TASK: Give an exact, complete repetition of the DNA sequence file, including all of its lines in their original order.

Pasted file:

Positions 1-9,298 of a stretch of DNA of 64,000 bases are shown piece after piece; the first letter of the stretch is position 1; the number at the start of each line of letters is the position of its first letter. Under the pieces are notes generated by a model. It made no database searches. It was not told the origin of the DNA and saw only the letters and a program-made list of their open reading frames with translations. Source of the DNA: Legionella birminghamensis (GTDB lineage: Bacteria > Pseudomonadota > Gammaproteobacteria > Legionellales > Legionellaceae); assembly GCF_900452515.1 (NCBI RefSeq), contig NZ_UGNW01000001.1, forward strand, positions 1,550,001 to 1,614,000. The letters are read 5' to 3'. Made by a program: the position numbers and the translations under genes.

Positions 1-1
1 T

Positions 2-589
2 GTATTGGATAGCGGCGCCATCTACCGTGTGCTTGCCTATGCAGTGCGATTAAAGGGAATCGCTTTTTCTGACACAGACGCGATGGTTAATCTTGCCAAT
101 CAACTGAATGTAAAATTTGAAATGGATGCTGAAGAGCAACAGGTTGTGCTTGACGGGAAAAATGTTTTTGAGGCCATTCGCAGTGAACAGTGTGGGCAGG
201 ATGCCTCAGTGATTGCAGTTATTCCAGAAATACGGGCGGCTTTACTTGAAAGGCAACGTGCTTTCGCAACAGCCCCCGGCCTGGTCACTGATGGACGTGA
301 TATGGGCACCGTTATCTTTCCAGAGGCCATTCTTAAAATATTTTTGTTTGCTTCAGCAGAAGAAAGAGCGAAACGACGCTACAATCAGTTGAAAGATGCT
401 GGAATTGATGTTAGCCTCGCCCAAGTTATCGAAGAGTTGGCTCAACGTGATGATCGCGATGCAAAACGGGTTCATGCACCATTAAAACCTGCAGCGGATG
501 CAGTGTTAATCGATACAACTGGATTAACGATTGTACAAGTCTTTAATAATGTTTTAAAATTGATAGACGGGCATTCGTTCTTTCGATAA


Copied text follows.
Positions 1-9,298 of a stretch of DNA of 64,000 bases are shown piece after piece; the first letter of the stretch is position 1; the number at the start of each line of letters is the position of its first letter. Under the pieces are notes generated by a model. It made no database searches. It was not told the origin of the DNA and saw only the letters and a program-made list of their open reading frames with translations. Source of the DNA: Legionella birminghamensis (GTDB lineage: Bacteria > Pseudomonadota > Gammaproteobacteria > Legionellales > Legionellaceae); assembly GCF_900452515.1 (NCBI RefSeq), contig NZ_UGNW01000001.1, forward strand, positions 1,550,001 to 1,614,000. The letters are read 5' to 3'. Made by a program: the position numbers and the translations under genes.

Positions 1-1
1 T

Positions 2-589
2 GTATTGGATAGCGGCGCCATCTACCGTGTGCTTGCCTATGCAGTGCGATTAAAGGGAATCGCTTTTTCTGACACAGACGCGATGGTTAATCTTGCCAAT
101 CAACTGAATGTAAAATTTGAAATGGATGCTGAAGAGCAACAGGTTGTGCTTGACGGGAAAAATGTTTTTGAGGCCATTCGCAGTGAACAGTGTGGGCAGG
201 ATGCCTCAGTGATTGCAGTTATTCCAGAAATACGGGCGGCTTTACTTGAAAGGCAACGTGCTTTCGCAACAGCCCCCGGCCTGGTCACTGATGGACGTGA
301 TATGGGCACCGTTATCTTTCCAGAGGCCATTCTTAAAATATTTTTGTTTGCTTCAGCAGAAGAAAGAGCGAAACGACGCTACAATCAGTTGAAAGATGCT
401 GGAATTGATGTTAGCCTCGCCCAAGTTATCGAAGAGTTGGCTCAACGTGATGATCGCGATGCAAAACGGGTTCATGCACCATTAAAACCTGCAGCGGATG
501 CAGTGTTAATCGATACAACTGGATTAACGATTGTACAAGTCTTTAATAATGTTTTAAAATTGATAGACGGGCATTCGTTCTTTCGATAA